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Brakes #9

With the flexi-brake line setup looking like it’s mostly sorted I’ve been working on the handbrake arrangements. Once again, I am seeing the value of doing a full build up to a working car before painting the chassis, having again found something I now need to repaint…

The handbrake lever comes from the donor Sierra, and the cable is a genuine Sierra part, but the mounting arrangements are different, given the back of the car was somewhat further away in the OEM installation. I’d previously put in a backplate of 3mm steel, drilled to 10mm, at the top of the transmission tunnel; for the outer cable to terminate against. On arrival of the handbrake cable (suitably ended for disc brakes, rather than the drums on my donor) it was apparent that the inner cable would need shortening AND working out how to fit the cable overall would be easier if the backplate had a couple of slots, to allow the cable to be fed through without having to cut the inner first.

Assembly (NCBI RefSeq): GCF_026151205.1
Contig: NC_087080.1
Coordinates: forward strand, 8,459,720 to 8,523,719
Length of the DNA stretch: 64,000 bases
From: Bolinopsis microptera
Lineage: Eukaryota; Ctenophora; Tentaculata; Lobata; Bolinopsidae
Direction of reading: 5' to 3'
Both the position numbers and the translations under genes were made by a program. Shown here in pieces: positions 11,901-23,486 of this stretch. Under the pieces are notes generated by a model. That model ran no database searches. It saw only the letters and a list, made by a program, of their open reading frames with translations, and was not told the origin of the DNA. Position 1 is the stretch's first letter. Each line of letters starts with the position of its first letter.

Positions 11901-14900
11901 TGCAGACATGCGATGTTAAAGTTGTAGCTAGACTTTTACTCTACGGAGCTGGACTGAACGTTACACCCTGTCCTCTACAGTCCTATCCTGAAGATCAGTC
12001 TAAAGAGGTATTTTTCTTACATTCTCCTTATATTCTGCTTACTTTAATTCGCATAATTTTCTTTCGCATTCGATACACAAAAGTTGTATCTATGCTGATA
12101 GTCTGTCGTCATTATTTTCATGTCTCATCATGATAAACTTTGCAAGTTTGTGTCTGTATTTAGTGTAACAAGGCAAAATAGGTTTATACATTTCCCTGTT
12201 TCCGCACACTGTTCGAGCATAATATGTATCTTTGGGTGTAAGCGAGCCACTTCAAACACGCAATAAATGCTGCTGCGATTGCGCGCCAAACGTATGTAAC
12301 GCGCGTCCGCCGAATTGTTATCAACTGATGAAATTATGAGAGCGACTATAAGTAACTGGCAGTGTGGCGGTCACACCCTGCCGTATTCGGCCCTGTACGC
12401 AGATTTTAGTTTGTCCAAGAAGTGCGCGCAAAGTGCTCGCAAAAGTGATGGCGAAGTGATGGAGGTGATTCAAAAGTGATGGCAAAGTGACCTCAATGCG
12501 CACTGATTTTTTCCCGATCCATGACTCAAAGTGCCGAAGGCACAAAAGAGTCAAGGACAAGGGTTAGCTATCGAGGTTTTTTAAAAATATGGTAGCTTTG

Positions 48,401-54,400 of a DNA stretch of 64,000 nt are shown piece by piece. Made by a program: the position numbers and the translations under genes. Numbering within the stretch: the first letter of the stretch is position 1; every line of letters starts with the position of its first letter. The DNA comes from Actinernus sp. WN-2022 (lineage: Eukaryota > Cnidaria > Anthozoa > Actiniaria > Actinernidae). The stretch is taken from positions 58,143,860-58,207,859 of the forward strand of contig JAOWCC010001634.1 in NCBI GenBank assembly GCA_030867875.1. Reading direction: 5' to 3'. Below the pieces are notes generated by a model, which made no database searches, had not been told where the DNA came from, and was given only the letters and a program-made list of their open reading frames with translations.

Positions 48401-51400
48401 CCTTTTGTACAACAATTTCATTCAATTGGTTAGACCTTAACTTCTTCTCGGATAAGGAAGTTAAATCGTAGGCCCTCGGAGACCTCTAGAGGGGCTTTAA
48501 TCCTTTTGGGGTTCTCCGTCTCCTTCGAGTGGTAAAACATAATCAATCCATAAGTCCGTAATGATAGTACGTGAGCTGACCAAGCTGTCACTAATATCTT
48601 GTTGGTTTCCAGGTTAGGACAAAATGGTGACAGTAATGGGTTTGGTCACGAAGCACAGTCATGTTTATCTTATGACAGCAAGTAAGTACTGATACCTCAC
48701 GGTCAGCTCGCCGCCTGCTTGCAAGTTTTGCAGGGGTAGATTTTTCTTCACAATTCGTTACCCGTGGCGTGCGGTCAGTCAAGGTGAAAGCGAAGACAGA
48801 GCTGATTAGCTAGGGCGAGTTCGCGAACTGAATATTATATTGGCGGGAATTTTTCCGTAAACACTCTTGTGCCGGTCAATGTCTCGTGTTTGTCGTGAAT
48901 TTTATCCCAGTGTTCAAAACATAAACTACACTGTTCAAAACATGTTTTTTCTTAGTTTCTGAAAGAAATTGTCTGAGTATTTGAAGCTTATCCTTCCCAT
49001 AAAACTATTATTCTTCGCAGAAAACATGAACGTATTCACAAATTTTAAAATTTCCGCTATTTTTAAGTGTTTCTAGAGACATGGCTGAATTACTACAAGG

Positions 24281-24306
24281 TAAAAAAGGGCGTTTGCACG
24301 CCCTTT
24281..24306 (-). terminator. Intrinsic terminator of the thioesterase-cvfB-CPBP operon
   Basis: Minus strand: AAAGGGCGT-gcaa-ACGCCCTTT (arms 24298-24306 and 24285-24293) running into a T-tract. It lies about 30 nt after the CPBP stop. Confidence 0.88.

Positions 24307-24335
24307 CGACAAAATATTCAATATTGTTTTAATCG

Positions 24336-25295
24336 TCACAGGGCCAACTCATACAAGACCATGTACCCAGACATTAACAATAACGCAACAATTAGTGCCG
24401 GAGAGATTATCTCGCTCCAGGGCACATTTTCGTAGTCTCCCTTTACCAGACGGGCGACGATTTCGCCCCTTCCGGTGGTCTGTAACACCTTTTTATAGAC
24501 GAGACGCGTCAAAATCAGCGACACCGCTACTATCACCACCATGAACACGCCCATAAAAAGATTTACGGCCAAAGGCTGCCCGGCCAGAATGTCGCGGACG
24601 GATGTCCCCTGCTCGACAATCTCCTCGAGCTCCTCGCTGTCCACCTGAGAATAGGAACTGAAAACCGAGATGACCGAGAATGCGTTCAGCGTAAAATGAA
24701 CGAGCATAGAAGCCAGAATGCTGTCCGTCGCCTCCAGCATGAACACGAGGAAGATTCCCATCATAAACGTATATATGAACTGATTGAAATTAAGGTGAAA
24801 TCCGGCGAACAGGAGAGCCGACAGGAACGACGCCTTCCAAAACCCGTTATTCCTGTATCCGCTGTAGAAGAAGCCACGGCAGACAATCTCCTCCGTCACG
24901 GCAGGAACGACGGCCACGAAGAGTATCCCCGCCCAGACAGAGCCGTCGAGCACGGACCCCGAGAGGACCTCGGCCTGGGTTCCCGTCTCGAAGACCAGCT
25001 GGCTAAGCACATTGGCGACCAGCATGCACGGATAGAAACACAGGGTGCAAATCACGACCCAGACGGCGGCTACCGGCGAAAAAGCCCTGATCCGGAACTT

It was slotting the backplate (given where it is fitted, this was laborious and achieved by chain drilling at 3mm then filling out) that enabled me to discover that the 10mm holes needed drilling out, eventually to 15mm for the ‘adjuster’ side of the cable, and 16mm for the non-adjustable side (after enlarging first to 14.5mm and then 15mm). Unfortunately this necessitated dropping the diff out, a bit of an awkward job but one which yielded the opportunity to fit the correct length bolt through the bottom of the diff casing, allowing for a few threads to protrude from nyloc.